Although we've known it'd likely be a long time before we saw Hayao Miyazaki's samurai manga, the anime legend now concedes he's become so busy since his retirement that, "I have my doubts as to whether I can finish it or not."
Miyazaki, who's being honored Saturday with a Governors Award from the Academy of Motion Picture Arts and Sciences, told Variety the manga "keeps getting pushed behind other projects. I can’t work on it as much as I’d like to."
The manga came to light in November 2013, just two months after the filmmaker announced his retirement. Set during the Sengoku (Warring States) period of Japanese history, was set to be serialized in the Japanese magazine Model Graphix. Progress was slow, but now it may have stopped all together.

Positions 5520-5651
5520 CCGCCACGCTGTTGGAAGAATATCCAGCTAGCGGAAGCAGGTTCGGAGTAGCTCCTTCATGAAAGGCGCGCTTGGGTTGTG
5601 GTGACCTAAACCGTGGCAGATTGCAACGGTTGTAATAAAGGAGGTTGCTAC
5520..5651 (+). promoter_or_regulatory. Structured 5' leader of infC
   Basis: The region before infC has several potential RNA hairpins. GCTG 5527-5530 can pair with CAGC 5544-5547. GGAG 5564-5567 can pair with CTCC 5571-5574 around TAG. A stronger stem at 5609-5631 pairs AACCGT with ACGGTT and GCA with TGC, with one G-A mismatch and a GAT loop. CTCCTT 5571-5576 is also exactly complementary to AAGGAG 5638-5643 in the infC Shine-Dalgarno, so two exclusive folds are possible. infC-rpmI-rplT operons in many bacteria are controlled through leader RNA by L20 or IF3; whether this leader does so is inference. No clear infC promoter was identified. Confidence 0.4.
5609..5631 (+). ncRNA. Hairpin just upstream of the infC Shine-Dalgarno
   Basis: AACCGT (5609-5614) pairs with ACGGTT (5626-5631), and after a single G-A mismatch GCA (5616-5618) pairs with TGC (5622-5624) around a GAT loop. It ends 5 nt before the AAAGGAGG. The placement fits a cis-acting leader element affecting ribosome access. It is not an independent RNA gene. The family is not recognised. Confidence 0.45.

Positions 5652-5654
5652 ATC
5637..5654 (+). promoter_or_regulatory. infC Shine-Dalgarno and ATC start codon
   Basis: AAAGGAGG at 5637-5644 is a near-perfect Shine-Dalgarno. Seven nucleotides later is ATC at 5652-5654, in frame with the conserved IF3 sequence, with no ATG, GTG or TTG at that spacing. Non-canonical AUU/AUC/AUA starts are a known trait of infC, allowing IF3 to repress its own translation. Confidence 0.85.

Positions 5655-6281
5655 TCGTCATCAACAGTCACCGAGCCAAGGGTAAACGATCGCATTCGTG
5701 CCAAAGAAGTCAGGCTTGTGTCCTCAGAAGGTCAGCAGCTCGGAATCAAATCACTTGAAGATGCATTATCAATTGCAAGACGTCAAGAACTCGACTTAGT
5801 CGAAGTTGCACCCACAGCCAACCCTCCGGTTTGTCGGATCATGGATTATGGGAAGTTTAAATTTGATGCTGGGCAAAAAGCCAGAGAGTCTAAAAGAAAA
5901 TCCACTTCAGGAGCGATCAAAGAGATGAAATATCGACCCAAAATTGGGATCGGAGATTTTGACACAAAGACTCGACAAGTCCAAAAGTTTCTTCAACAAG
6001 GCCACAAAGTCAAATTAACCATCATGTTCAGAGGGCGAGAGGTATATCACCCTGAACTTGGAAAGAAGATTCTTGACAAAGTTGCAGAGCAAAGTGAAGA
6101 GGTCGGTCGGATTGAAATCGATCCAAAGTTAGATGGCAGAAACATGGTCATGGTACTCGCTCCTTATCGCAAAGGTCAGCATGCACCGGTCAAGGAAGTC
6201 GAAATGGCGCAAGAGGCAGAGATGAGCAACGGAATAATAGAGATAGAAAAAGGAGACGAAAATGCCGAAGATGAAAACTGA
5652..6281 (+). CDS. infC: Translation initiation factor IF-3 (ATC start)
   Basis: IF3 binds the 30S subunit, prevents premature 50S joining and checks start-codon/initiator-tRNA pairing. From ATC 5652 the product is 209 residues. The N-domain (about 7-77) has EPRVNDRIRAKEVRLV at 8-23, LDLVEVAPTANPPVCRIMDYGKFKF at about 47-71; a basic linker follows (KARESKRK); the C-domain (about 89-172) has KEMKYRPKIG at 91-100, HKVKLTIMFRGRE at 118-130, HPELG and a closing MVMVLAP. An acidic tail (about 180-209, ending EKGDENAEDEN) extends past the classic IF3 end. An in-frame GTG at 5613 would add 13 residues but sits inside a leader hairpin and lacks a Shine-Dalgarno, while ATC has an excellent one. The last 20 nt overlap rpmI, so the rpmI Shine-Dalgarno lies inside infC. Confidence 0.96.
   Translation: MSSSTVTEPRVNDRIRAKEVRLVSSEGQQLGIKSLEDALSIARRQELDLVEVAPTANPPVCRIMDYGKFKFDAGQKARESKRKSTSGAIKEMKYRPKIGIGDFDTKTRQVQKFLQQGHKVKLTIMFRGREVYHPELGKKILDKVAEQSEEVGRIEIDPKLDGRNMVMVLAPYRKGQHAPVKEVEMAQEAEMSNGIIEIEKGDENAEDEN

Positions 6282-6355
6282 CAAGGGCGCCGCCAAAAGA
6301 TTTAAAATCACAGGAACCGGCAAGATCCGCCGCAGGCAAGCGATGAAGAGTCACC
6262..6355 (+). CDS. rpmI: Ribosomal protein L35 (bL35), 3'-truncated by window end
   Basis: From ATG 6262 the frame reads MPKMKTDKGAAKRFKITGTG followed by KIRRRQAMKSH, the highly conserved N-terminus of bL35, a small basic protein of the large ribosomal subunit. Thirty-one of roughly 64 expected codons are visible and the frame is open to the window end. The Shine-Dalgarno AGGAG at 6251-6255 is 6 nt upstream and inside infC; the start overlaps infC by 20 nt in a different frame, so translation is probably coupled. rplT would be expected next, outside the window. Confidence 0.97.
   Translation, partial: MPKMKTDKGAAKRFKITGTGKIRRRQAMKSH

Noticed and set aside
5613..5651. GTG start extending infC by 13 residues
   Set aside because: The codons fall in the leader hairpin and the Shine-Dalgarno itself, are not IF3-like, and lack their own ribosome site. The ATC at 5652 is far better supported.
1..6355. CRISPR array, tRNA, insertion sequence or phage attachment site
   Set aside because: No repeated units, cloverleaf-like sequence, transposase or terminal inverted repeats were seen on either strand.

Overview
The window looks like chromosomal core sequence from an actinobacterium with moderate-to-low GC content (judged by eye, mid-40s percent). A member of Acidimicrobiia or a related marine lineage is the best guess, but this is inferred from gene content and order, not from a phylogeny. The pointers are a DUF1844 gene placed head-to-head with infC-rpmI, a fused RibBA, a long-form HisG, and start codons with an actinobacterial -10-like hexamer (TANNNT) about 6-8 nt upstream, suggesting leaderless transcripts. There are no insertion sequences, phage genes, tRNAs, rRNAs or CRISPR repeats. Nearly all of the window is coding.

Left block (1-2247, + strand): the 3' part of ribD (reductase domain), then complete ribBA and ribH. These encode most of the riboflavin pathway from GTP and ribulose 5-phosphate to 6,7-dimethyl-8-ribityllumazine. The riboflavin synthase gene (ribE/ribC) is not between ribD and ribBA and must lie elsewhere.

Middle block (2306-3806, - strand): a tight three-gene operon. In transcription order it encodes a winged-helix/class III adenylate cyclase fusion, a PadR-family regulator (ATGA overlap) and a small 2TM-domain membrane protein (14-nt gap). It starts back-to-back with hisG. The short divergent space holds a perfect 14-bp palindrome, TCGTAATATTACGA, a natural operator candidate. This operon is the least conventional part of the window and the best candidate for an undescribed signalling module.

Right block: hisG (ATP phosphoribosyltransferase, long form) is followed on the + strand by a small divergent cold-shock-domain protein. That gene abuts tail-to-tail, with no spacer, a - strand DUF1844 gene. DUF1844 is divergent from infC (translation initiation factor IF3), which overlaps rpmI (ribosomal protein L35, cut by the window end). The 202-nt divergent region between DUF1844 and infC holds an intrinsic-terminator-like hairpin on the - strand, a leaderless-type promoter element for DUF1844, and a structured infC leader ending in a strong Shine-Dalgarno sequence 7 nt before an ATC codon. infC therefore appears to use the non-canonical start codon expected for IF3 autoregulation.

"I have my doubts as to whether I can finish it or not," said Miyazaki, who turns 74 in January. "I wanted to put a lot of effort into it, ignoring costs, like a hobby. I thought I’d have free time, but I keep getting project offers. Not necessarily lucrative ones, but they have a significance for me."
He drew his first manga, Puss in Boots, in 1969; however, he's best known for Nausicaä of the Valley of the Wind, which he later adapted for film.
Miyazaki also revealed in the interview that, despite his "retirement," he puts in a full work week in his studio. "I’ve recently changed my work schedule to five days a week. I didn’t know what to do with myself taking three days off a week," he told Variety. "I try to take Saturdays and Sundays off, though."